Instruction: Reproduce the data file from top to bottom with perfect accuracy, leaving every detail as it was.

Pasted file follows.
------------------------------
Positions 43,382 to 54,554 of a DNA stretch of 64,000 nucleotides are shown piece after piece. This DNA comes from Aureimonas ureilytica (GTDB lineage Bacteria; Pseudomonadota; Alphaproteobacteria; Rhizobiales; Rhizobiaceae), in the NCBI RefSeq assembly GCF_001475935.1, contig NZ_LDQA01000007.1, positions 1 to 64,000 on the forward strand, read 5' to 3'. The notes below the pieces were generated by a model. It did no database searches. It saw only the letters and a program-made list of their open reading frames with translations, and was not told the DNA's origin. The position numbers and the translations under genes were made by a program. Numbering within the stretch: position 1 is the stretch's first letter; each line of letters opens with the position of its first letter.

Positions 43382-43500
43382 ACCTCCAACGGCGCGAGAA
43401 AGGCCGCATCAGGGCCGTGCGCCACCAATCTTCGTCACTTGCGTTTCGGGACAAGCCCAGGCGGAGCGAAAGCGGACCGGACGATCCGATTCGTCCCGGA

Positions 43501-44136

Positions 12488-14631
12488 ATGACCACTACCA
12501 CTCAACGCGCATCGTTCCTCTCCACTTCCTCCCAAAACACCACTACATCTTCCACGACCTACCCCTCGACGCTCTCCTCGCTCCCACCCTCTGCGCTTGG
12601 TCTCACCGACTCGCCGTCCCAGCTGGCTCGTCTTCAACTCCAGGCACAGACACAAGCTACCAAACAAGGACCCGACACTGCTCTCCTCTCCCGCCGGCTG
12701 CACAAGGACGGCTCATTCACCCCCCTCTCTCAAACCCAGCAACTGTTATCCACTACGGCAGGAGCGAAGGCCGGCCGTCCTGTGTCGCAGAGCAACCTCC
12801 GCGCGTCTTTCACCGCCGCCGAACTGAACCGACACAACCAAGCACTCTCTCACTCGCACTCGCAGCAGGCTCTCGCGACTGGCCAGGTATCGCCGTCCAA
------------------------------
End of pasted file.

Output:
Positions 43,382 to 54,554 of a DNA stretch of 64,000 nucleotides are shown piece after piece. This DNA comes from Aureimonas ureilytica (GTDB lineage Bacteria; Pseudomonadota; Alphaproteobacteria; Rhizobiales; Rhizobiaceae), in the NCBI RefSeq assembly GCF_001475935.1, contig NZ_LDQA01000007.1, positions 1 to 64,000 on the forward strand, read 5' to 3'. The notes below the pieces were generated by a model. It did no database searches. It saw only the letters and a program-made list of their open reading frames with translations, and was not told the DNA's origin. The position numbers and the translations under genes were made by a program. Numbering within the stretch: position 1 is the stretch's first letter; each line of letters opens with the position of its first letter.

Positions 43382-43500
43382 ACCTCCAACGGCGCGAGAA
43401 AGGCCGCATCAGGGCCGTGCGCCACCAATCTTCGTCACTTGCGTTTCGGGACAAGCCCAGGCGGAGCGAAAGCGGACCGGACGATCCGATTCGTCCCGGA

Positions 43501-44136

Positions 12488-14631
12488 ATGACCACTACCA
12501 CTCAACGCGCATCGTTCCTCTCCACTTCCTCCCAAAACACCACTACATCTTCCACGACCTACCCCTCGACGCTCTCCTCGCTCCCACCCTCTGCGCTTGG
12601 TCTCACCGACTCGCCGTCCCAGCTGGCTCGTCTTCAACTCCAGGCACAGACACAAGCTACCAAACAAGGACCCGACACTGCTCTCCTCTCCCGCCGGCTG
12701 CACAAGGACGGCTCATTCACCCCCCTCTCTCAAACCCAGCAACTGTTATCCACTACGGCAGGAGCGAAGGCCGGCCGTCCTGTGTCGCAGAGCAACCTCC
12801 GCGCGTCTTTCACCGCCGCCGAACTGAACCGACACAACCAAGCACTCTCTCACTCGCACTCGCAGCAGGCTCTCGCGACTGGCCAGGTATCGCCGTCCAA